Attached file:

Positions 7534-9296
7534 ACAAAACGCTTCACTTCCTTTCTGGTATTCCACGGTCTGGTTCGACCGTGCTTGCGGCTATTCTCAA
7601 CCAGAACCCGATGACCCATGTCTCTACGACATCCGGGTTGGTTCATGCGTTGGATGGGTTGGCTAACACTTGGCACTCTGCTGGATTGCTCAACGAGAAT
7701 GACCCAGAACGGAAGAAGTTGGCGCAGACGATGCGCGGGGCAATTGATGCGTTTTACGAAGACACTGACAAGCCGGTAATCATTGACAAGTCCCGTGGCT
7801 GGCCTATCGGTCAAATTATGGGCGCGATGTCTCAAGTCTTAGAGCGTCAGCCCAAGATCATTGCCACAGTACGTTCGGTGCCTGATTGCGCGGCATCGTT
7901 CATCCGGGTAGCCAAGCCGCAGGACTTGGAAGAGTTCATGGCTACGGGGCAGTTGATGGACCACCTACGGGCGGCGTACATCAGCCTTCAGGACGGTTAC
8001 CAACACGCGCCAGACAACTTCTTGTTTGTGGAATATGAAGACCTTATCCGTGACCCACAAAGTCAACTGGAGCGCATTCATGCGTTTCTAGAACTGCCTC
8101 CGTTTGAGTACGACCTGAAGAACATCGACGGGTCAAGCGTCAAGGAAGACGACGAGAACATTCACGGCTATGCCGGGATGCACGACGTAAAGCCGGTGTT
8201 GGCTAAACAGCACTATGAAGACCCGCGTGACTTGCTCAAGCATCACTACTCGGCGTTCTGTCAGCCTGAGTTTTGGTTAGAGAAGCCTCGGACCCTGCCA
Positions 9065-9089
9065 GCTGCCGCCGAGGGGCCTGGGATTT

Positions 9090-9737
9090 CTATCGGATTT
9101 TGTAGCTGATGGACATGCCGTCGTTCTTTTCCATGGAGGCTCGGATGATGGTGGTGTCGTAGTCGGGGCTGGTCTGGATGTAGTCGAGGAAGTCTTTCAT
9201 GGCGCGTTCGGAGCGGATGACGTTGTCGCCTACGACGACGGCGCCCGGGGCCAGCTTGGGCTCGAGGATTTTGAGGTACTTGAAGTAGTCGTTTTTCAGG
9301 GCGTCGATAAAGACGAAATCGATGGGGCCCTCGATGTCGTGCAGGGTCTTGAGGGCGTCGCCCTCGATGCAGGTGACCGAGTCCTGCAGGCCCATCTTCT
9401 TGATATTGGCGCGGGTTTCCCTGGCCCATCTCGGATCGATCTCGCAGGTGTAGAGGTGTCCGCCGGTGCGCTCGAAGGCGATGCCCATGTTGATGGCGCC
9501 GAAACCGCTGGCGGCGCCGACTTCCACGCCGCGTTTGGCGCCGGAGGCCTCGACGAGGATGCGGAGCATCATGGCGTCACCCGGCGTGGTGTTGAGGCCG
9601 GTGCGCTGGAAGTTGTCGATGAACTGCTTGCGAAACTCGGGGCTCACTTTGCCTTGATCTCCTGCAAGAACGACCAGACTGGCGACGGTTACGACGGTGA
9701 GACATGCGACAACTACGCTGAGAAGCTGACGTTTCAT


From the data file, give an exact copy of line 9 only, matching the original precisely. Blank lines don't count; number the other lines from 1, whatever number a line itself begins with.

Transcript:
8201 GGCTAAACAGCACTATGAAGACCCGCGTGACTTGCTCAAGCATCACTACTCGGCGTTCTGTCAGCCTGAGTTTTGGTTAGAGAAGCCTCGGACCCTGCCA